If more mums were Cabinet ministers, schools would have re-opened by now

LAST week, not for the first time, I found myself thinking that what Boris Johnson really, really needs is . . . more women in his Cabinet.

Out of the 26 ministers attending the key government meetings, just seven are women.

There are fewer women in the most senior roles since the reshuffle in February and apparently none in the PM’s close circle.

I don’t know the precise domestic circumstances of the men who form Johnson’s immediate circle but I’m pretty sure they are not the main ones overseeing the home schooling of their children, nor the daily task of making sure they are properly fed, clothed and entertained — all at the same time as holding down their job.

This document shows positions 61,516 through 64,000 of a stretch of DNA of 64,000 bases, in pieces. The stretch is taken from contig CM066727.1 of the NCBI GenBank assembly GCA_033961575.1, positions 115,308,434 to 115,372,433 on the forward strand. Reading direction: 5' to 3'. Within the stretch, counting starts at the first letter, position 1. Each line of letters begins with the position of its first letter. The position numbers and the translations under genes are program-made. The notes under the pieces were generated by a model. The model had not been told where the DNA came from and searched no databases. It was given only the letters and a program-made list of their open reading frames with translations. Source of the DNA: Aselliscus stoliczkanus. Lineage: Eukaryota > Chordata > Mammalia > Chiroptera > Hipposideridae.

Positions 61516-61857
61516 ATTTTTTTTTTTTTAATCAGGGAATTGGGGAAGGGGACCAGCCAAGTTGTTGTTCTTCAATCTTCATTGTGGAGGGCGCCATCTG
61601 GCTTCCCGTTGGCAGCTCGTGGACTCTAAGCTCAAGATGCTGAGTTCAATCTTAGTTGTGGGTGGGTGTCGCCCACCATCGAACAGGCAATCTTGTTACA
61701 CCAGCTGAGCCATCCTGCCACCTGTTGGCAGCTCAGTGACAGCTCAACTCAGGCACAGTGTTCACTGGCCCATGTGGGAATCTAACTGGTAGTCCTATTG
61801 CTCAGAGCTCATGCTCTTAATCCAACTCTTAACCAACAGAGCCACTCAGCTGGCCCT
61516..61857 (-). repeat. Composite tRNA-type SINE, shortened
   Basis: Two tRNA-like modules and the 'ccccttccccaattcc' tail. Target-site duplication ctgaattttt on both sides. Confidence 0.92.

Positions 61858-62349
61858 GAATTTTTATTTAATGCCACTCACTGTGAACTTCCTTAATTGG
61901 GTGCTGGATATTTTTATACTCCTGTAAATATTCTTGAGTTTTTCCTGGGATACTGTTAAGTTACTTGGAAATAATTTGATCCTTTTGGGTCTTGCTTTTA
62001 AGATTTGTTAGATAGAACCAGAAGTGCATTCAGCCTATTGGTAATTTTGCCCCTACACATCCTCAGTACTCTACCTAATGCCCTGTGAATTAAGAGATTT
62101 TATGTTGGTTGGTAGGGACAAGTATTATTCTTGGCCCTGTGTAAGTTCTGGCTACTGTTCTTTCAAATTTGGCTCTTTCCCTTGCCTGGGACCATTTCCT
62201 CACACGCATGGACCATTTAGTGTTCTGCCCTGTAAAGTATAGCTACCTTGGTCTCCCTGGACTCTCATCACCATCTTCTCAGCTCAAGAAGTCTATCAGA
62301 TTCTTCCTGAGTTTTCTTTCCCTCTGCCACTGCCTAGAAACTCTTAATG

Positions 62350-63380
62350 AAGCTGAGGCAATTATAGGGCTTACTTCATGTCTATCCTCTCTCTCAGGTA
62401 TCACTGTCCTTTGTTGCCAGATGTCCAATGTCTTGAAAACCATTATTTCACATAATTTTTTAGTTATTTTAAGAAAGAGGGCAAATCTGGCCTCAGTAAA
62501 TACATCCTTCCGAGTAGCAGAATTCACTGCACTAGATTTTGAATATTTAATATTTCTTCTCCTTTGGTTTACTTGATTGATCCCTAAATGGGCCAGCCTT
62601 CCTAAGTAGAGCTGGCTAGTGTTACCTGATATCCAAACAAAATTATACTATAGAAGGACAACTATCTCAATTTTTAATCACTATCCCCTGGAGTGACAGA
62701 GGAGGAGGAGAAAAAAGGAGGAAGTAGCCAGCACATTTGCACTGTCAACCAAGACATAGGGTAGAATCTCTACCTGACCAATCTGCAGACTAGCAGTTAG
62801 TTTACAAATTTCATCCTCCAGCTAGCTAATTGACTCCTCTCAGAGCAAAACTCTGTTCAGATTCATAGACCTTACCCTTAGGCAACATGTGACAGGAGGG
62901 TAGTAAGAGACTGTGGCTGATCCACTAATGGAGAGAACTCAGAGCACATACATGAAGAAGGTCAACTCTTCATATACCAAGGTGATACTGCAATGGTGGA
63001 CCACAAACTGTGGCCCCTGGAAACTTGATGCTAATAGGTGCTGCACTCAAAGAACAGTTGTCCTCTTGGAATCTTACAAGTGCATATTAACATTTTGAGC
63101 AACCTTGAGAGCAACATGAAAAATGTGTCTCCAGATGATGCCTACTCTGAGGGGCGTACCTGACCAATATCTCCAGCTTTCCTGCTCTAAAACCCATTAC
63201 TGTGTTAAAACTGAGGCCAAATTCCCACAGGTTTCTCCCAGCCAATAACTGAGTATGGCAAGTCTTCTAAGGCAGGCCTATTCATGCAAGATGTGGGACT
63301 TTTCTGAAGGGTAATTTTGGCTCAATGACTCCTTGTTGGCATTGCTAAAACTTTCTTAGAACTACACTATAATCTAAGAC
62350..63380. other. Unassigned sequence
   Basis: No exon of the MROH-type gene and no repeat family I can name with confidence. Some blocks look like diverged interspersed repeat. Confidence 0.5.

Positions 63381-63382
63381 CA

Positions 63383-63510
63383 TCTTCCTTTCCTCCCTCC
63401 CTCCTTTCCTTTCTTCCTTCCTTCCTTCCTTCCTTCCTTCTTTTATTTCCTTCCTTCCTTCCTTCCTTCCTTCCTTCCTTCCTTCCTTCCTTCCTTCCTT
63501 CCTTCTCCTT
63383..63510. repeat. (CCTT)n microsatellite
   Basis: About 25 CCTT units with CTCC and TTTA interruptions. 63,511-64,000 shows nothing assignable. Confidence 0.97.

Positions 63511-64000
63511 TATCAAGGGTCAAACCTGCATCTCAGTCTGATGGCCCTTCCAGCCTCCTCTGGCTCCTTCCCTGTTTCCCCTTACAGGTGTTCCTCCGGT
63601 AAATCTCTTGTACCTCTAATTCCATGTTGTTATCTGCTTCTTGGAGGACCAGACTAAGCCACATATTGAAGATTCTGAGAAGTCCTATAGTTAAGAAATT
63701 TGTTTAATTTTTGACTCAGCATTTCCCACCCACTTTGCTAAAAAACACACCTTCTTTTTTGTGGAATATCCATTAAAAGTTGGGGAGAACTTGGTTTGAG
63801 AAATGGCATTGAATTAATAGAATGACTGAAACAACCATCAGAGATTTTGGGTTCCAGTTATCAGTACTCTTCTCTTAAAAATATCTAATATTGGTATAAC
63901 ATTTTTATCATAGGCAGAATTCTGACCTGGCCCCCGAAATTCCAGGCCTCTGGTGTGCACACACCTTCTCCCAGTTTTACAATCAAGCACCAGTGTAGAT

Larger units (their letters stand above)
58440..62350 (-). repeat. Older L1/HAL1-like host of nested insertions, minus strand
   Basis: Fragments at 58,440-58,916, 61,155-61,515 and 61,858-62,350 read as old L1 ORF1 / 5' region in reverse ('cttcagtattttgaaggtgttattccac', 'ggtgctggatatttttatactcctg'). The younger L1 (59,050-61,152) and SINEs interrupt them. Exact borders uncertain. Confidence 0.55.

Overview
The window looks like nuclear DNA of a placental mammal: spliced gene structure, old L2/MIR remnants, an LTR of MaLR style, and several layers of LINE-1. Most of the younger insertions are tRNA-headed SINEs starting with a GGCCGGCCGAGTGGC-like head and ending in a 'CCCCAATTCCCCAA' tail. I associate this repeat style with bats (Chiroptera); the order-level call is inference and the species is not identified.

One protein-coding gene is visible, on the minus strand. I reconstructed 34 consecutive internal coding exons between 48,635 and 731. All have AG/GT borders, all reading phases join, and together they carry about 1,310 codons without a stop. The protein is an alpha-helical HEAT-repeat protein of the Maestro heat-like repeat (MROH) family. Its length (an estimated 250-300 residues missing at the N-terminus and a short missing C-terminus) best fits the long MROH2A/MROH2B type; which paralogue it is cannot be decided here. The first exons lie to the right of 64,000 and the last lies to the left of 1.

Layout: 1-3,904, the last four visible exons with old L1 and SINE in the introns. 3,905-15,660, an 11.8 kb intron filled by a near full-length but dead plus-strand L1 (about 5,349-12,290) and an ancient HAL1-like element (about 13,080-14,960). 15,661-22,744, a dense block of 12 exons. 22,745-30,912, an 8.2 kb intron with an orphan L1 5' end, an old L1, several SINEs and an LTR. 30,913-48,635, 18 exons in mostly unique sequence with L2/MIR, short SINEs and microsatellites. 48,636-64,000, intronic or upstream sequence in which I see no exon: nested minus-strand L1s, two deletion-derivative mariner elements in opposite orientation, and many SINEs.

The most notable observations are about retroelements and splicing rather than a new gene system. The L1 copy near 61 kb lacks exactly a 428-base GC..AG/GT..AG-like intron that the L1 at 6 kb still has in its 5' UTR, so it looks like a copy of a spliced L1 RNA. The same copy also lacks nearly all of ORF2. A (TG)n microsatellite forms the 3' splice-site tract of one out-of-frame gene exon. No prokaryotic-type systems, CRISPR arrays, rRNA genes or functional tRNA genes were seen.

And I just can’t help but think that if the many women who are doing just that right now were also dealing with the logistics of how the heck to get schools open again — well, it would have happened by now.

So many of my friends with school-aged children have commented that home- schooling seems to be being seen as “women’s work” even when both parents are working.

In the same way that the task of raising money for the PTA and organising the school fair falls predominantly to women, now that there is a new school-related task for parents — the small matter of home-educating their children — guess who it’s mostly falling to?

You’ve guessed it. Mums.

And when you are responsible for home-educating your children as well as working out how to feed them three meals a day while holding down your job and everything else you used to do before children went to school at home, there is a strong incentive to get those schools open. And quick.